The Helsinki Final Act was a watershed of the Cold War. Signed by thirty-five European and North American leaders at a summit in Finland in the summer of 1975, the agreement presented a vision for peace based on common principles and cooperation across the Iron Curtain. The Final Act is the first in-depth account of the diplomatic saga that produced this historic agreement. Drawing on research in eight countries and multiple languages, this gripping book explains the Final Act’s emergence from the parallel crises of the Soviet bloc and the West during the 1960s, the strategies of the major players, and the conflicting designs for international order that animated the negotiations.
Helsinki had originally been a Soviet idea. But after nearly three years of grinding negotiations, the Final Act reflected liberal democratic ideals more than communist ones. It rejected the Brezhnev Doctrine, provided for German reunification, endorsed human rights as a core principle of international security, committed countries to greater transparency in economic and military affairs, and promoted the freer movement of people and information across borders. Instead of restoring the legitimacy of the Soviet bloc, Helsinki established principles that undermined it.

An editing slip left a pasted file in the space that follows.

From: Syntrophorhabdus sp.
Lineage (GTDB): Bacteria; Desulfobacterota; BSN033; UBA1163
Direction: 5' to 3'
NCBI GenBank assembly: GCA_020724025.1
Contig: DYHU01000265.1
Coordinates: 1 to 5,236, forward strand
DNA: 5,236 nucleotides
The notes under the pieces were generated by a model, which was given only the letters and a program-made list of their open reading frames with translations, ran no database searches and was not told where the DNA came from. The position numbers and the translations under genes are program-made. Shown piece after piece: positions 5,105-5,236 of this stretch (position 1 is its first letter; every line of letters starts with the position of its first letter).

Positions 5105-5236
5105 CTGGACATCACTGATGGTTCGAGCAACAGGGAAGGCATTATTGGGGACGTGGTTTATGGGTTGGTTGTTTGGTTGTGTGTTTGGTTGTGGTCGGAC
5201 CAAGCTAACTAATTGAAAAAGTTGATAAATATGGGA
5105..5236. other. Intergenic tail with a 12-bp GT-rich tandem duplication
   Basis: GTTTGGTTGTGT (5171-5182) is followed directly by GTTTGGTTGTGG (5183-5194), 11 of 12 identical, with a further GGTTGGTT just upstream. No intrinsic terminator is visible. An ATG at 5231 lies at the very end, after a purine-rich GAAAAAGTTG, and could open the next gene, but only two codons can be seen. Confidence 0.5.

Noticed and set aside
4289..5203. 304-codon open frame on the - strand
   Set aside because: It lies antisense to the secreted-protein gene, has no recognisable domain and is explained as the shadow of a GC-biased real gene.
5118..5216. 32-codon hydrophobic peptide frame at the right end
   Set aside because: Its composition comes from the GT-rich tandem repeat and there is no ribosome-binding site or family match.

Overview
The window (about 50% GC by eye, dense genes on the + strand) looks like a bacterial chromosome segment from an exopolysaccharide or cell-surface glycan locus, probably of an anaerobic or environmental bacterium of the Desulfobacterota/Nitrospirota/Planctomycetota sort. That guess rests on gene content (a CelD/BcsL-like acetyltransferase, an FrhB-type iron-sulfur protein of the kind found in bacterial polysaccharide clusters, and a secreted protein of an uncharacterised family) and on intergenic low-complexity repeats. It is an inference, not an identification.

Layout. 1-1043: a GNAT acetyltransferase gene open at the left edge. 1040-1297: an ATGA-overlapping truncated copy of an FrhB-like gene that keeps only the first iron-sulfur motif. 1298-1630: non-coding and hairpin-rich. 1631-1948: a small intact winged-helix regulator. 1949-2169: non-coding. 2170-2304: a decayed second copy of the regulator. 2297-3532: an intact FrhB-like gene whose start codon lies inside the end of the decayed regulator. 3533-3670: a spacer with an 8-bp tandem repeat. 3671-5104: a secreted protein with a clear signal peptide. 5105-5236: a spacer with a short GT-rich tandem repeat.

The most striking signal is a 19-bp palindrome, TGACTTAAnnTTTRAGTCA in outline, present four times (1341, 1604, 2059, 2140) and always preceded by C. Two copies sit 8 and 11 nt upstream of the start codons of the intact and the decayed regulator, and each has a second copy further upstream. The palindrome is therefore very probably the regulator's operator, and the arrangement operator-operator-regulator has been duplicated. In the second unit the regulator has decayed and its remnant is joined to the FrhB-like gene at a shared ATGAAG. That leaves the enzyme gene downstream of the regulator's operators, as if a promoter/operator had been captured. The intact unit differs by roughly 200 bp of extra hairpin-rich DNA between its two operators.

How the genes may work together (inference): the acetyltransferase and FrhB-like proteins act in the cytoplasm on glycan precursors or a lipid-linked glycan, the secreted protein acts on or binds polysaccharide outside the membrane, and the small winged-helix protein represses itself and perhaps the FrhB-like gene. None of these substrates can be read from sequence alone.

The definitive history of the origins and legacy of this important agreement, The Final Act shows how it served as a blueprint for ending the Cold War, and how, when that conflict finally came to a close, the great powers established a new international order based on Helsinki’s enduring principles.